After over 20 years, Street Fighter’s overarching storyline has finally moved forward in time. For years and years, the most recent point in the Street Fighter timeline has been the third game… er, the third iteration of the third game. Street Fighter III: Third Strike has been the end of the timeline, despite several games in the series being released since. Now, with Street Fighter 6, Capcom is finally showing fans what happens next.
This is kind of a big deal, but as far as I can tell Capcom’s first mention this is the case is via this tweet explaining protagonist Ryu’s latest redesign. They just tweeted it out!!
This is cool for several reasons, including Ryu’s design reflecting where he feels he is on his personal journey. Wearing a kasaya like his old master, Gouken? That’s sick as hell. It also sets us up for things like some of the new moves Ryu has, showing us this isn’t just the same ol’ Ryu once again. But the most important detail starts that first sentence, from Street Fighter 6 director Takayuki Nakayama:
“Street Fighter 6 occurs after the Street Fighter III series.”
That’s huge. Huuuuge. At least for Street Fighter lore and/or history sickos like myself. Why is it such a big deal? Well, like I said, it’s been more than 20 years. The majority of my lifetime. Because of various factors, some of them understandable, Capcom has been reluctant to make such a shift. But now it’s here and it seems almost as bold as before.
When Street Fighter III first dropped in 1997, it was a pretty big shock. The game was called “New Generation,” and it was an apt title because aside from Ryu and Ken, the roster was made of entirely new characters. And as we all know by now, fandom communities don’t always deal well with change. By the time Third Strike came out, Chun-Li and Akuma were also added to the cast. To Capcom’s credit, even more new characters were added as well. But fighting games in general started to wane in popularity, and things were way different for Street Fighter IV.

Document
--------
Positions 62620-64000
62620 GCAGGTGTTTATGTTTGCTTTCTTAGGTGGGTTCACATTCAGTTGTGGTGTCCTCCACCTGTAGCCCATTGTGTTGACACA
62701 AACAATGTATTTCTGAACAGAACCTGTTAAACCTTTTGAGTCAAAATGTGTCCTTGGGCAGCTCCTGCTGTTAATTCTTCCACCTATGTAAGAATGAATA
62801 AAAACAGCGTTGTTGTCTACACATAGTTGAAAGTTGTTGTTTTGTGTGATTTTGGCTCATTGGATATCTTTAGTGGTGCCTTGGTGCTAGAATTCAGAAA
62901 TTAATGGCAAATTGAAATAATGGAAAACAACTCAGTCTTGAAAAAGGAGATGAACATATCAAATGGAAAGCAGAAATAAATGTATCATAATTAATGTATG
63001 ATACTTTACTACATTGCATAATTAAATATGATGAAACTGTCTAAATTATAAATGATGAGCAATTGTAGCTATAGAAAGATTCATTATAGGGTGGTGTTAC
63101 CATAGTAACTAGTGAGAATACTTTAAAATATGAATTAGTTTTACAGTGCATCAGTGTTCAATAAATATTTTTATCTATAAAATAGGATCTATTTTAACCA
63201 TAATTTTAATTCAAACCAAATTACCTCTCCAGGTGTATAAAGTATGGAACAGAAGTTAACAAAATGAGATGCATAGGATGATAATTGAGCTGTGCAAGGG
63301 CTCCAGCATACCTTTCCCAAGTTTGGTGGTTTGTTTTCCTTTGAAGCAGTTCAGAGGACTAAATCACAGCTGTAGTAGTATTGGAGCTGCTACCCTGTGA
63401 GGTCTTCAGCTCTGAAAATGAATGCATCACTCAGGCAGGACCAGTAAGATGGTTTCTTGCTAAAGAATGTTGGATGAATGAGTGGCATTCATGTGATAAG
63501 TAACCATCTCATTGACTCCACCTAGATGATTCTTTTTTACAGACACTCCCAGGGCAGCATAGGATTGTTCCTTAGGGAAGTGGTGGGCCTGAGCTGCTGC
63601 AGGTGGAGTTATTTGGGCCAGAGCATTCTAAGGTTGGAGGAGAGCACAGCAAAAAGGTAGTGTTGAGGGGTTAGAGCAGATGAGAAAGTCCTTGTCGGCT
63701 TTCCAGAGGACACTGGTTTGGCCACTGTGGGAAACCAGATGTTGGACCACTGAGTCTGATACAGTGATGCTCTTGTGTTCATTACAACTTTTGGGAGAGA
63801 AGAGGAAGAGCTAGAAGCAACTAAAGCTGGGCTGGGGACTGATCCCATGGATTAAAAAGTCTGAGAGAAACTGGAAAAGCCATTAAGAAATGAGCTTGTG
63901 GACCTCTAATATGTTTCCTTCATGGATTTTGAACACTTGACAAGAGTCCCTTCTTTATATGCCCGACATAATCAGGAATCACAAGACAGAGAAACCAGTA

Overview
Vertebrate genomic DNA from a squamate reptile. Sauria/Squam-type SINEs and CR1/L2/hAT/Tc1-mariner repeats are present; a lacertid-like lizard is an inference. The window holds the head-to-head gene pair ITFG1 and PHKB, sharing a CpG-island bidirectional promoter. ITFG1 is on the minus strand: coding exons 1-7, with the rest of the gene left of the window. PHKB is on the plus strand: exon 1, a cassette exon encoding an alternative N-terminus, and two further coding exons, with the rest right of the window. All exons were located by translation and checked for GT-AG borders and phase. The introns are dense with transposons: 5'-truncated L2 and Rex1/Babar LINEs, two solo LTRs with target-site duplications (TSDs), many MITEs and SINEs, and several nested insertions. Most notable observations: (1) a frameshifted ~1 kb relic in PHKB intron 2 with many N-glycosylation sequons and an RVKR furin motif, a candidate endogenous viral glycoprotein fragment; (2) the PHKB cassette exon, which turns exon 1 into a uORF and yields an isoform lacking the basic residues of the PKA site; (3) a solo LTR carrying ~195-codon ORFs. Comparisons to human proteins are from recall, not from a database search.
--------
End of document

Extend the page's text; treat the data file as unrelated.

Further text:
At first it seemed like Capcom was afraid to revisit those characters or that part of the story. Instead, Street Fighter IV was more interested in bringing the “World Warriors” back and having them look like their classic Street Fighter II selves. A few new characters came into the picture, but for the most part we ended up with a huge cast of returning fighters from Street Fighter history, few of which were from Street Fighter III. And that’s because IV was set before III.
Street Fighter V came next, and while that game was a step forward in many ways, it was still set behind Street Fighter III. We’re still looking at the lore (yes I know, fighting game lore haha) in the “past,” though several characters did get aged up and given new roles in their stories so to speak. So there was interesting stuff happening despite V’s story mode controversies, but again, Capcom still seemed to have no interest in breaching that ending point on the timeline. There would be no confronting that “new generation” just yet.
Finally we’re here, and Capcom is just tossing it out there like it’s no big deal. And to be fair, some fans have been raising their eyebrows at the roster leaks since it’s the World Warriors again for the most part. But at least this time we’re seeing forward movement with these characters, learning what they’ve been up to since, technically, 1997. And that’s pretty wild.
Capcom never had to get to this point, of course. Really with how all over the place Street Fighter has been as a series, it’s almost silly the developer has stuck to a canon timeline as much as it has. Udon’s various comic book series has helped a lot in that regard, though. With the comics incorporating places like Metro City and games like Rival Schools and the games adapting some of that stuff, the world has come more together in recent years. And with how the recent Street Fighter 6 reveal was heavy on the Metro City setting in particular, that seems to be holding.
Now we’re finally here. We finally get to stop bumbling around with laying bricks between Street Fighter II and III. Capcom had to run out of sensible real estate eventually and move on. And that seems to be happening now. Despite the reservations I have with characters like Luke, I’m excited to see what Street Fighter is about for the first time in ages. The story almost stopped mattering to me, because in the grand scheme of things it seemed to stop mattering much at all. But now? Street Fighter 6 has me ready to pay attention and read some more damn Udon comics.